The number of regions beyond California that are adopting aggressive emissions legislation is growing rapidly. We talked with Glen Chrusciel, manager of repower and retrofit at John Deere Power Systems, to see how the movement is affecting rental businesses.
Q: What are the requirements for emissions in nonattainment areas and how do they differ from other parts of the country?
A: The U.S. Environmental Protection Agency (EPA), governing agency of the Clean Air Act, monitors key pollutants like ozone and particulate emissions throughout the country per the National Ambient Air Quality Standards (NAAQS). Areas identified as exceeding minimum air quality standards for any one or a number of air pollutants are classified as nonattainment areas by the EPA. Locations designated as nonattainment areas must submit air quality plans, known as State Implementation Plans (SIPs), demonstrating how state or local legislatures will take action to attain the standards. Retrofit programs requiring emission reduction on legacy off-road diesel equipment has been one of many approaches these regulators have taken to achieve attainment.
Local regulation of nonattainment areas varies greatly from one region to another because not all nonattainment areas are dealing with the same pollutants and pollutant levels. With local regulations constantly changing, there's no way to guarantee what the situation in specific nonattainment areas will be for equipment owners. For instance, with the recent 24-hour fine particles (PM2.5) and 8-hour ozone revisions made by the EPA to the National Ambient Air Quality Standards, it is anticipated that the number of nonattainment areas will be increasing in 2010. Equipment owners should always check with their local regulatory authorities to determine how specific local regulations affect them.
Q: What are the requirements of equipment owners within nonattainment areas? Do older pieces of equipment always need to have engines replaced? Are there any loopholes?
A: The impact on equipment owners in nonattainment areas, which includes most major metropolitan regions across the United States, varies. They all strive, however, to achieve significant emission reduction from legacy engines. The three primary ways to achieve compliance are:
With drastically varying programs in each nonattainment area, equipment owners will need to work with their local regulatory authorities to determine how specific local programs will affect them before purchasing new equipment or determining whether they're going to retrofit or repower an existing piece of equipment.
There are other alternatives equipment owners can consider when examining ways to ensure their off-highway equipment achieves compliance. Some large fleet owners have chosen to move their newest equipment to nonattainment areas and use their older equipment elsewhere in the country outside of nonattainment areas. Transferring equipment between locations to meet nonattainment regulations might be an option for larger rental companies.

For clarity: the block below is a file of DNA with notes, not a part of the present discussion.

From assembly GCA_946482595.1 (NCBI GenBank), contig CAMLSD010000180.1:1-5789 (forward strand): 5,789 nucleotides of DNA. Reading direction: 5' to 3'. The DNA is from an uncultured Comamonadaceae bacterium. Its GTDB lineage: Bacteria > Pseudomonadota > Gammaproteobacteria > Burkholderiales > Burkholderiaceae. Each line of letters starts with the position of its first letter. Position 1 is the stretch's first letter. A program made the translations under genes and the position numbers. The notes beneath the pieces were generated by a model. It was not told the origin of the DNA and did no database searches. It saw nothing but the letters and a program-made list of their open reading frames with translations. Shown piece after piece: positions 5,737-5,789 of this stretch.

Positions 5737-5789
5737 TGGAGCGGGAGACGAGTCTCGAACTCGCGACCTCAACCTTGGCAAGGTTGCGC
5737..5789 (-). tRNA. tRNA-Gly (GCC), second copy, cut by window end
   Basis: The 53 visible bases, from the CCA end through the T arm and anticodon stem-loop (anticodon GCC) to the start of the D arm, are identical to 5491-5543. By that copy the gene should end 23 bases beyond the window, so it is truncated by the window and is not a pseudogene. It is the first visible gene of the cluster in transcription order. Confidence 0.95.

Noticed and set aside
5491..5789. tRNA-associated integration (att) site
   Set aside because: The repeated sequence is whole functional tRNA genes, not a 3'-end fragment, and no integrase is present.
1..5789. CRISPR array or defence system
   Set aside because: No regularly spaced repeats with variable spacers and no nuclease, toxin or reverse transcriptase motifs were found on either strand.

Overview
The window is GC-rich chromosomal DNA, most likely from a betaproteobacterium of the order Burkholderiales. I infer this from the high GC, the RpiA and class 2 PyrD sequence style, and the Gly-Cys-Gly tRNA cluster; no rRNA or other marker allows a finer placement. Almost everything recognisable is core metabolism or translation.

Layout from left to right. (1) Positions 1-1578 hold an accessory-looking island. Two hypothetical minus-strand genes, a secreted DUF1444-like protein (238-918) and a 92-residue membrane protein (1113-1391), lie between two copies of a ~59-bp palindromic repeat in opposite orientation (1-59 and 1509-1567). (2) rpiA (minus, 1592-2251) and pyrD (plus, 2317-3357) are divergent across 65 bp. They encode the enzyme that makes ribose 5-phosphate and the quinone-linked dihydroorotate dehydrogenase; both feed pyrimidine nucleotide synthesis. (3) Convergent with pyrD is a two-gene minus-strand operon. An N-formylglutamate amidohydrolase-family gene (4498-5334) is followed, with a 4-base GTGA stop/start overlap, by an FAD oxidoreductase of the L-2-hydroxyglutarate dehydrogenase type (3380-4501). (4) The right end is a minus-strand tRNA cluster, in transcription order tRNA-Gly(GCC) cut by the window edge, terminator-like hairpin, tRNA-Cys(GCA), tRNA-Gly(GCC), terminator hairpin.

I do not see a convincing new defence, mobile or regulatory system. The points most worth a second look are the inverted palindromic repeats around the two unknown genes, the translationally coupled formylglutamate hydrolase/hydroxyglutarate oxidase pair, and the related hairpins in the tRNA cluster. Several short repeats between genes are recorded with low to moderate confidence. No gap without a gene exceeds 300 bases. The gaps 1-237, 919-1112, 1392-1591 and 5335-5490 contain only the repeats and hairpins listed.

Q: Does rented equipment fall under the same requirements?
Yes. Rental equipment operating within a nonattainment zone will most likely be subject to the local regulations. The issue is who bears the burden of compliance. It can be the rental fleet owner or rental customer based on the duration of the rental. It is important to check with the local regulator to determine who bears the responsibility.
Q: Are equipment users going outside nonattainment areas to rent equipment so as to avoid retrofitting their own pieces of equipment?
Rental fleet owners outside of designated nonattainment areas are generally not under the jurisdiction of local nonattainment area regulations and programs. However, when this equipment is operating in the local nonattainment area, it will be subject to their local requirements. This means that a contractor cannot rent noncompliant equipment outside of a nonattainment zone and then use it within the regulated area.
Conversely, a rental company located within or near a nonattainment zone might want to consider upgrading its equipment to attract customers working on jobs in the nonattainment zone.
Q: In general, what effect do increasingly strict emissions requirements in nonattainment areas have on rental businesses?
A: The impact on off-highway equipment owners in nonattainment areas - regardless of whether they are rental operations or contractors - is significant and will require that the equipment in their fleets be upgraded to comply with local programs and regulations.
However, there are potential opportunities for rental businesses in nonattainment areas as equipment users turn to rental fleets to help alleviate the costs of upgrading their own equipment to meet local nonattainment regulations. Some contractors might increase their rental activity to avoid shouldering the cost of upgrading or replacing their equipment.